AGUAS DA BAHIA DANCE COMPANY
Sagrada/ Profana Bahia
Tania Santiago draws on her AfroBrazilian traditions as she weaves together and connects the sacred and the profane in these two pieces, Terra de To dos os Santos - The Land of All Saints and Terra de Felicidade - Land of Happiness. On one side of the coin we celebrate, while simultaneously; on the flip side, we express our faith, respect, and devotion. The sacred is present in everything we do.
ALAYO DANCE COMPANY
A Piece of White Cloth
Ramon Ramos Alayo weaves his AfroCuban Folkloric and modern threads into A Piece of White Cloth. He tells a tale of a person searching and struggling for plain white cloth. The journey is viseral, physical and sacred, drawing on the living, ancestor and spirit worlds. The white cloth is saturated in meaning and power and serves as the salvation and healing.
BOUND Together 2009
Alayo Dance Company and Aguas da Bahia
A Piece of White Cloth 2009
Ramon Ramos Alayo’s well-received choreography entitled A Piece of White Cloth weaves threads of modern, Afro-Cuban folkloric, and African dance into a single, hybrid composition. This work traces—in reverse and without interruption—the continuity of Yoruba movement, memory, and metaphor from its roots on the western coast of Africa, through Cuba, and into Bay Area contemporary dance.
In A Piece of White Cloth, Ramos examines the nuanced cultural meanings of white cloth in Yoruba and Cuban culture. Sometimes called “spirit cloth” in Yoruba, simple cotton cloth is associated with purity, conception, healing, rainfall, milk, tears, saliva, semen, and the watery spirit world. The most humble of all cloths, it nonetheless holds great transformative powers, and as such, is used in rituals including initiation ceremonies, marriages, and funerals. The spiritual force of white cloth to “heal bodies, placate spirits and metaphorically transcend the world of humans” is exemplified by this story described by Mary Kinsley in the 1890s in Nigeria:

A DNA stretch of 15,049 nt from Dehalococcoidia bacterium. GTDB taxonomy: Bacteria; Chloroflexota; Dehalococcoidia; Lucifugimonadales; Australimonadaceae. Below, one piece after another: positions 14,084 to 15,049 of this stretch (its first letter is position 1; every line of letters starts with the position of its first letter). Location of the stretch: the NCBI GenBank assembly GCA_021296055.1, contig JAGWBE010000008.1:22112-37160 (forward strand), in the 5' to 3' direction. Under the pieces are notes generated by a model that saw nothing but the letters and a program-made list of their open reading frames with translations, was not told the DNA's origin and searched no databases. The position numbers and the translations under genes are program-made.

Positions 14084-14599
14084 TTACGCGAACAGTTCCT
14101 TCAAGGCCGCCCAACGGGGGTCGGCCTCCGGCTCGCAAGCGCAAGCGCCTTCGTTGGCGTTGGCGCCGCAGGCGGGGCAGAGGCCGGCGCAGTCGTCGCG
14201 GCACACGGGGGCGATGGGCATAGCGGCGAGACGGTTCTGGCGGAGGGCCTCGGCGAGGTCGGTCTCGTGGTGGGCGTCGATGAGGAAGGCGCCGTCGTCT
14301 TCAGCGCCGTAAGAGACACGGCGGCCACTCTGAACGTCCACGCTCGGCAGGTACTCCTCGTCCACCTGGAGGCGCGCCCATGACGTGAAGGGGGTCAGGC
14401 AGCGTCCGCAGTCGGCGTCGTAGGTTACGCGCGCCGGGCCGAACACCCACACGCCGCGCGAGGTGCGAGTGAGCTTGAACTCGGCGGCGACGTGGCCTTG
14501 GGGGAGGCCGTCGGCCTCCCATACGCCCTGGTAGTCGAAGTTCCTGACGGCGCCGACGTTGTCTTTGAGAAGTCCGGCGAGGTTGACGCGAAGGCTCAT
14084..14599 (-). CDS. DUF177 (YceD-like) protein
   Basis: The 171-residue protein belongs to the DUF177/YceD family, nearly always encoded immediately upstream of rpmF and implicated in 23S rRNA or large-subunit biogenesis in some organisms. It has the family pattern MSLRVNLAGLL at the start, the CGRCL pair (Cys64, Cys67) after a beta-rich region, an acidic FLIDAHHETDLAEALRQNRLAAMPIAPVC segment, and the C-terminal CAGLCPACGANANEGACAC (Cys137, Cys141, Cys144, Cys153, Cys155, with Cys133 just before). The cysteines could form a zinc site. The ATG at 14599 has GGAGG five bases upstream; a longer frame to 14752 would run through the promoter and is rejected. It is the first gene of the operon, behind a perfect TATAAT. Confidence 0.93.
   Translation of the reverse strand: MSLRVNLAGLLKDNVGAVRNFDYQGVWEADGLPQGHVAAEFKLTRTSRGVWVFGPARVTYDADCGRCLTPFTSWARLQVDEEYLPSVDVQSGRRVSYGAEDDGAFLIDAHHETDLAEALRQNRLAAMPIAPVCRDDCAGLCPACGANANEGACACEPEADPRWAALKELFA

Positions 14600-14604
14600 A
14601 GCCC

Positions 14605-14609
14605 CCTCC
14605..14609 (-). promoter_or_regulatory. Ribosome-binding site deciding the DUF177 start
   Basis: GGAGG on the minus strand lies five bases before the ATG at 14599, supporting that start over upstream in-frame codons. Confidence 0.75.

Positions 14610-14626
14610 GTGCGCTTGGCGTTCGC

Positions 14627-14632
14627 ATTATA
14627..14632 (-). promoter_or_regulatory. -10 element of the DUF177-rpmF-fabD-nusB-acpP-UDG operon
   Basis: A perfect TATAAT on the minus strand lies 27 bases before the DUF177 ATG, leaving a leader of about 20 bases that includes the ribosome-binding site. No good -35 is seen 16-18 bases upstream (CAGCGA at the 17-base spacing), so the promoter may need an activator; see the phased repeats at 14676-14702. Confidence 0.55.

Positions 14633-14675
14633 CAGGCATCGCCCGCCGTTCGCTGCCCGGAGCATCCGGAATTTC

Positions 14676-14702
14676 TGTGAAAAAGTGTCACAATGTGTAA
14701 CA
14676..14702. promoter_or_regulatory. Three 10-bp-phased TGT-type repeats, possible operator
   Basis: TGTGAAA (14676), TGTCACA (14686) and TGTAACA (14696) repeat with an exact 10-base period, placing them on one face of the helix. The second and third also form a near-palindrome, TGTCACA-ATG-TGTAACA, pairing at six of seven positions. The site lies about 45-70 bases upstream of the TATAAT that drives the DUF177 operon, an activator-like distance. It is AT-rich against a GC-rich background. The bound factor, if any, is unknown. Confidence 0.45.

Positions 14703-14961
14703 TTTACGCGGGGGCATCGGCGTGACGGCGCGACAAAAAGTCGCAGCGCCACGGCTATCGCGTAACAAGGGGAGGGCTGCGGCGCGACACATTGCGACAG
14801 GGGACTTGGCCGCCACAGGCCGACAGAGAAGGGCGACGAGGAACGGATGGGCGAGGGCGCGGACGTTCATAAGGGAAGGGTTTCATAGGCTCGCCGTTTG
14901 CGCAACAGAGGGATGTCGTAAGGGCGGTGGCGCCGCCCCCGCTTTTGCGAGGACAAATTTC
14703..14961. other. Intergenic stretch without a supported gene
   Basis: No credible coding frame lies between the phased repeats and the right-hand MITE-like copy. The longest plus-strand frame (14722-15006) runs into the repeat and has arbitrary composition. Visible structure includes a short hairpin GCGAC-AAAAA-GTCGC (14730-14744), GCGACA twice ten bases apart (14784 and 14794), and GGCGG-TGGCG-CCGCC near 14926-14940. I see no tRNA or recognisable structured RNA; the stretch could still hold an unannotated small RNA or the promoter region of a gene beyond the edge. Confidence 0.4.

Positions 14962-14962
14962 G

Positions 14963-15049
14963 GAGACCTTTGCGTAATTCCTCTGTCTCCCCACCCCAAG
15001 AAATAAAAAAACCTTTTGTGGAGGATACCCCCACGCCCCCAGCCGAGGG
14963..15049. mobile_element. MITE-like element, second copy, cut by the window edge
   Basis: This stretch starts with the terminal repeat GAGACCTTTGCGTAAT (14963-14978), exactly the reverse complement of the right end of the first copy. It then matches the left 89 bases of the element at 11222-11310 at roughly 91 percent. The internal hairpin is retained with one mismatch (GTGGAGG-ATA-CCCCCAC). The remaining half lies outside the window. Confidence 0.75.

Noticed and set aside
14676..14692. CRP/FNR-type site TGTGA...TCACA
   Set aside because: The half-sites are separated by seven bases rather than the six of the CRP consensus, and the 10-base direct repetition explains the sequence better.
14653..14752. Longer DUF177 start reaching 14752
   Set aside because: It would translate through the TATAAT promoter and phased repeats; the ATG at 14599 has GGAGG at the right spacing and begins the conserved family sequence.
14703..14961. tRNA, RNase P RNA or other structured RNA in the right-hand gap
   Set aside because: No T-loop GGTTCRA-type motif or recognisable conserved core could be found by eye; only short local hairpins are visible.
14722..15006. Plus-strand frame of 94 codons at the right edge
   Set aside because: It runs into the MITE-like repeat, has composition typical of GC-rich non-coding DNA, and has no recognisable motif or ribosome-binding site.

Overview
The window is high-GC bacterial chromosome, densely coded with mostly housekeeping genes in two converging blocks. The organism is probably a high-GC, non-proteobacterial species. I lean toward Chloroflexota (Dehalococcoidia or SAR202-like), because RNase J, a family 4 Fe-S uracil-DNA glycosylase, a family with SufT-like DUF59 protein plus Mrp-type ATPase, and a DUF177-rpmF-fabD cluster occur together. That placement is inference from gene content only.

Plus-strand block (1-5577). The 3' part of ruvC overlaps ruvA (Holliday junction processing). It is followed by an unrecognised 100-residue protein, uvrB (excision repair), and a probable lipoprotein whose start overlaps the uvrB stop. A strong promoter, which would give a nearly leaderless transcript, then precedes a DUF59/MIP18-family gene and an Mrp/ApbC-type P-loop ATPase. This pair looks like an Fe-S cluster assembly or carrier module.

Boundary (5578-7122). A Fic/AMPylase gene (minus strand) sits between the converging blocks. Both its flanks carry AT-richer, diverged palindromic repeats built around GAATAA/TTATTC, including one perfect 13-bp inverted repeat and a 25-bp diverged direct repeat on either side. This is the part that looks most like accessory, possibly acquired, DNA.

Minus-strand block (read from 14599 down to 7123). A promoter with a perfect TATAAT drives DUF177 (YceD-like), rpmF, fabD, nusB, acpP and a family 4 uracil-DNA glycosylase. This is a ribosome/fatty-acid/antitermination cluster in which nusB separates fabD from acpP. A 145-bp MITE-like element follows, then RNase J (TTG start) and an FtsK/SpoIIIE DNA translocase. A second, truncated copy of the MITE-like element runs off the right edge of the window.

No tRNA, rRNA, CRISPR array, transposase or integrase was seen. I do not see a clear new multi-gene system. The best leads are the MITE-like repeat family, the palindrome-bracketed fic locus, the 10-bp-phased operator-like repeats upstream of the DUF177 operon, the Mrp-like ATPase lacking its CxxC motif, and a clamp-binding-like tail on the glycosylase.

“An old blind slave was found in the bush and brought to the Mission (near Creek Town). . . . She was in a deplorable state. . . . but her whole mind was set upon one thing with a passion. . . . What she wanted was a bit, only a bit, of white cloth. The missionaries refused to give her the cloth as it was associated with indigenous religious practices. The old woman, however, kept on pleading and saying the spirit of her dead mistress kept coming to her asking and crying for white cloth, and white cloth she must get for her, and so at last, finding it was not to be got at the Mission station, she stole away one day, unobserved, and wandered off into the bush, from which she never reappeared.”
The African concepts of plain white cloth were transported across the Atlantic with Yoruba peoples brought to Cuba in slavery. Though cultural continuity was severely disrupted under the devastating conditions of slavery, the philosophies of the motherland were tenaciously persevered on the mother island of Cuba. The worship of the Yoruba orishas flourished, veiled under a heavy mantle of Catholicism. Two deities in particular continue to manifest the meanings of the white cloth in Cuban culture:
Obatalá, (meaning “king of the white cloth”) is father of the orishas and all humanity. He is the source of all that is pure, wise, peaceful, ethical, moral, and compassionate. Obatala’s color is white, and therefore, he favors white materials, including silver and white foods.
Oyá, (meaning “she tore”) is the goddess of wind, storms, rain, fertility, destruction and sudden transformation. Oya is queen of the spirit world; she is goddess of funeral processions and cemeteries and intermediary to the ancestors. When she dances, Oya swings a horsetail.
For Ramos, white cloth—with its complex meanings and associations—is a metaphor for the cultural lineage that was torn and frayed, and yet not lost on the long journey from Africa to Cuba to the United States. Along the path of his ancestors and during his personal migration from Cuba to the Bay Area, he has dragged the white cloth wound around his body and has woven ancestral memories into his modern choreographic vision.
- Deborah Valoma